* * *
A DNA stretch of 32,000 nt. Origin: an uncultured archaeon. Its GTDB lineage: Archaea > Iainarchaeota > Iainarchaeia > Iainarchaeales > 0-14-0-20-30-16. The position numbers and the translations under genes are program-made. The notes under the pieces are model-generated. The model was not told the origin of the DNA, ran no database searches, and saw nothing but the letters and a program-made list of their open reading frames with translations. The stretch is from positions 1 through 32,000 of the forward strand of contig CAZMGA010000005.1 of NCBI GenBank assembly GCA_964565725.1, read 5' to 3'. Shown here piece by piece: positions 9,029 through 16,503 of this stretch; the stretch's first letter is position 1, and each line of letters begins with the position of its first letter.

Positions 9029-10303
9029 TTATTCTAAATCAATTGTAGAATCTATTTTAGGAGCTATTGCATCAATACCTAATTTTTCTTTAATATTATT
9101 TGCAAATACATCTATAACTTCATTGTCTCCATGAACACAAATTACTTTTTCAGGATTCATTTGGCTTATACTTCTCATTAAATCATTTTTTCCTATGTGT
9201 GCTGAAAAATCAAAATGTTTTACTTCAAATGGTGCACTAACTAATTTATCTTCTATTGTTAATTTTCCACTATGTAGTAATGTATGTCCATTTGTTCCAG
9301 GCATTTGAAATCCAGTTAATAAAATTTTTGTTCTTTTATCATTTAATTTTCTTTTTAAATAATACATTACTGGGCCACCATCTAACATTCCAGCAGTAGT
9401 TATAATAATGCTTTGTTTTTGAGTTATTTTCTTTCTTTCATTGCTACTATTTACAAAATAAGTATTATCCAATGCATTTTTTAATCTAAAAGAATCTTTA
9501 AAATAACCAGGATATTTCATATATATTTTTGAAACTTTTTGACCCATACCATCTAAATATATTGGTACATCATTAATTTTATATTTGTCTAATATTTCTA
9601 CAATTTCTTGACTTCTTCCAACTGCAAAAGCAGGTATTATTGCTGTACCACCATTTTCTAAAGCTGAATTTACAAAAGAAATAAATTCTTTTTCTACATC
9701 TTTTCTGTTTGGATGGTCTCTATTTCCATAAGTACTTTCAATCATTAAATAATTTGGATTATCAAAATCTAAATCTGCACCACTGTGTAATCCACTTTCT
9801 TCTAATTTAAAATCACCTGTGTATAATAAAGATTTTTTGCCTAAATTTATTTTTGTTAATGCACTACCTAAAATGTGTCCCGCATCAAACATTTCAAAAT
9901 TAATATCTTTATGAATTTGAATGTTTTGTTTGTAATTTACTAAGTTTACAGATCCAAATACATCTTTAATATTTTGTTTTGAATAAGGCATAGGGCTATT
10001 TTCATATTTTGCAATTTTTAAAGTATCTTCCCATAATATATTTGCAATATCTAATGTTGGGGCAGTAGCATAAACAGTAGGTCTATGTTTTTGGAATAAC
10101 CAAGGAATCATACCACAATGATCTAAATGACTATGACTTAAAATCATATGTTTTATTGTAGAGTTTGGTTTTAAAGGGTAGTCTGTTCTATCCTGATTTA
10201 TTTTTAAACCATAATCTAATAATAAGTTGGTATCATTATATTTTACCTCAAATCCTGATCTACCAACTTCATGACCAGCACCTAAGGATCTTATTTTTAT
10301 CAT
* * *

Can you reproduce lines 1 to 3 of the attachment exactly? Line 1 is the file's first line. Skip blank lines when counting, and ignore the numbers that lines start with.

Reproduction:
A DNA stretch of 32,000 nt. Origin: an uncultured archaeon. Its GTDB lineage: Archaea > Iainarchaeota > Iainarchaeia > Iainarchaeales > 0-14-0-20-30-16. The position numbers and the translations under genes are program-made. The notes under the pieces are model-generated. The model was not told the origin of the DNA, ran no database searches, and saw nothing but the letters and a program-made list of their open reading frames with translations. The stretch is from positions 1 through 32,000 of the forward strand of contig CAZMGA010000005.1 of NCBI GenBank assembly GCA_964565725.1, read 5' to 3'. Shown here piece by piece: positions 9,029 through 16,503 of this stretch; the stretch's first letter is position 1, and each line of letters begins with the position of its first letter.

Positions 9029-10303
9029 TTATTCTAAATCAATTGTAGAATCTATTTTAGGAGCTATTGCATCAATACCTAATTTTTCTTTAATATTATT